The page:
(image) alun's review: "This trip to Discworld covers epistemology, how do we know what we know? The previous Discworld books have alternated chapters with a story chapter and then a chapter discussing the elements of the story in the previous or upcoming chapter. This time round the connections between story and discussion seem weaker. The discussion chapters cover interesting ground, but in previous books the story organised the discussion chapters. Here the story is just as likely to gets in the way as it is to provide context. Where the book works best is when it calls back to earlier Science of Discworld books. The first was written in 1998 and the state of knowledge has changed since then. They authors don't simply claim that the first but was right, but that there's a more nuanced understanding. Instead they emphasis the provisional nature of scientific knowledge. They also discuss the nature of religious belief. I suspect this will sit in a middle ground that will be to critical of religion to be accepted by some readers and not negative enough to satisfy Dawkins fans. To some extent it's no help that there's already an excellent Discworld book on religious belief, Small Gods. All in all it'll please fans of the previous books, but I doubt it'll win over new readers."

Mathematics and Sex by Clio Cresswell

Tue, 09 Apr 2013 17:23:26 -0400

(image) alun's review: "Ok, but lacked a spark for me. There were some interesting problems, though once or twice it threatened to veer into Cliff Arnall territory. It plainly wasn't like that in later chapters, but there it felt like the aim was to write about certain mathematical topics, like game theory or matching and the sex part was bolted on as an example. The writing is very approachable and I'd certainly read another book by her, so I'm puzzled why I don't feel it's a four or more. It's one of the mysteries of the heart."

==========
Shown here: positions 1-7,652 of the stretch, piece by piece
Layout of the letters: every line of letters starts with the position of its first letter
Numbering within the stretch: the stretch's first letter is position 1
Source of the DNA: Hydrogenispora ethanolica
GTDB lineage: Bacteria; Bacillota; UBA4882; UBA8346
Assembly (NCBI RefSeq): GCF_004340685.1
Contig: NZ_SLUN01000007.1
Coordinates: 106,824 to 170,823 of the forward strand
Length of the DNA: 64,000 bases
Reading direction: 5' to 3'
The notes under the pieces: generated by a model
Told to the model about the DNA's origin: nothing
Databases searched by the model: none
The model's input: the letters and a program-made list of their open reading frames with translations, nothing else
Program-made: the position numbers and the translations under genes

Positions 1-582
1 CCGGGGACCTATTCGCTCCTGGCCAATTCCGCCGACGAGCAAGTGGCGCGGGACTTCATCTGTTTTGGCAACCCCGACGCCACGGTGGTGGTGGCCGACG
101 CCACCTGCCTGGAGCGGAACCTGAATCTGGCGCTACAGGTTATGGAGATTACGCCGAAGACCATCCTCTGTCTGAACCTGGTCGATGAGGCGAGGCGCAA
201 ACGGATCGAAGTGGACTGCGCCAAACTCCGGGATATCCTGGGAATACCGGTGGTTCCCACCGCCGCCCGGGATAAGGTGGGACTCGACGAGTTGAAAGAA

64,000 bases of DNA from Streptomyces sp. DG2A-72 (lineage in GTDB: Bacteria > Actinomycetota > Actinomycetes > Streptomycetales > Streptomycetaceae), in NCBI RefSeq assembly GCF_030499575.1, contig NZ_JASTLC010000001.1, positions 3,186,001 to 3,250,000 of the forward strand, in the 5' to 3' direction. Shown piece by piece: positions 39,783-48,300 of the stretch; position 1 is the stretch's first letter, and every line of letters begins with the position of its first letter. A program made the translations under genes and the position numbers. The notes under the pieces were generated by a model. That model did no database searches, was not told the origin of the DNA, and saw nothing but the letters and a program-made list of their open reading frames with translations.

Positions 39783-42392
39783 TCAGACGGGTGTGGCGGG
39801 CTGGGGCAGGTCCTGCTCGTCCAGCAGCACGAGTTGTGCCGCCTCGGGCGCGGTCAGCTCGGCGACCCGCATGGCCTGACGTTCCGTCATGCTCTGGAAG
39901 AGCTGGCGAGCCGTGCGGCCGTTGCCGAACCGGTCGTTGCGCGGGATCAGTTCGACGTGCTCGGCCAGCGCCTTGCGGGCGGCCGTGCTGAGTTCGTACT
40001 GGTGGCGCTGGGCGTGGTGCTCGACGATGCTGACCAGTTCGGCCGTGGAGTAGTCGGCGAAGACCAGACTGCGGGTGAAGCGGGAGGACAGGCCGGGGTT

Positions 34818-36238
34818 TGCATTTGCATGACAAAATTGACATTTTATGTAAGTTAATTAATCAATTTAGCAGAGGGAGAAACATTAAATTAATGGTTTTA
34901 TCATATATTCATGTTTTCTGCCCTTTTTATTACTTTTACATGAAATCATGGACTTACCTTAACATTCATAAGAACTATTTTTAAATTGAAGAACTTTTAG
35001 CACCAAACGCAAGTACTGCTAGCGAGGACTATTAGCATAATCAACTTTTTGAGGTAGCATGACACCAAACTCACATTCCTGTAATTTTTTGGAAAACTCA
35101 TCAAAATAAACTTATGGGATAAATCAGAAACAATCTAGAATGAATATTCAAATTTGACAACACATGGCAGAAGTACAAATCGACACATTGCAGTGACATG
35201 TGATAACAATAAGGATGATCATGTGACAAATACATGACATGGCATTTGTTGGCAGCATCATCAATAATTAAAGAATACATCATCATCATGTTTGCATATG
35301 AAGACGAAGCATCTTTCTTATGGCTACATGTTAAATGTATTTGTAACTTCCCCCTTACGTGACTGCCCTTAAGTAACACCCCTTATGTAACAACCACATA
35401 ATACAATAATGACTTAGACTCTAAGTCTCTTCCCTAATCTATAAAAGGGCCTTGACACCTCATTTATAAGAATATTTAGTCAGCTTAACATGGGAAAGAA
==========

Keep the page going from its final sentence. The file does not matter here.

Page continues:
Wired for Story: The Writer's Guide to Using Brain Science to Hook Readers from the Very First Sentence by Lisa Cron

Sat, 06 Apr 2013 11:21:52 -0400

(image) alun's review: "5 stars, with a reservation. You can't say that science tells us what a good story is. Instead examples are cherry picked from neuroscience, psychology and Jonah Lehrer to make points. But they are good points. They're sometimes points that are very similar to Ben Bova's guide on writing scifi, but they're points well made. I'll need to re-read it, but I think it could help immensely with storytelling."

Star Wars and History by Lucasfilm

Thu, 28 Mar 2013 17:45:55 -0400

(image) alun's review: "A mixed bag. Tony Keen's chapter comparing the rise of Augustus with Napoleon, Hitler and Palpatine is sane as modern leaders have often explicitly presented themselves as the heirs to Rome, and Star Wars clearly has Roman influences. Crucially, because this isn't nailing a wafer thin metaphor to a historical idea, he's able to contrast as well as compare Star Wars to history. There are some other good chapters Kevin S. Decker is also able to usefully find ancient parallels and differences. Lori Maguire compares the Death Star to modern thoughts about nuclear weapons and the influence of the film on ideas about the USA's SDI "Star Wars" defence. Some chapters are ok and some are poor. Often Star Wars is used as a starting point for whatever the authors really wanted to talk about. One chapter, by Paul Horvath and Mark Higbee is surely a Sokal-style send-up of the idea. Their chapter includes the sentence: "In A New Hope, the Rebels destroy the enemy's most powerful weapon, the Death Star; in the Civil War, emancipation destroyed the Confederates' reason for war, as well as the foundation of their economic system." The idea that two people would sit down and sincerely say: "In many ways freeing the slaves of the Confederacy is just like blowing up a Death Star," is absolutely terrifying. On the whole, the book seems to be pitched as a history book for people who don't really like history, but like Star Wars. If this sounds like you, I'd go for a Star Wars book instead"

Blue Mars by Kim Stanley Robinson

Thu, 28 Mar 2013 17:45:05 -0400


Touching From a Distance by Deborah Curtis

Thu, 28 Mar 2013 17:44:39 -0400


Eric Morecambe: Lost and Found by Gary Morecambe

Thu, 28 Mar 2013 17:44:14 -0400


Bro on the Go by Barney Stinson

Thu, 28 Mar 2013 17:42:08 -0400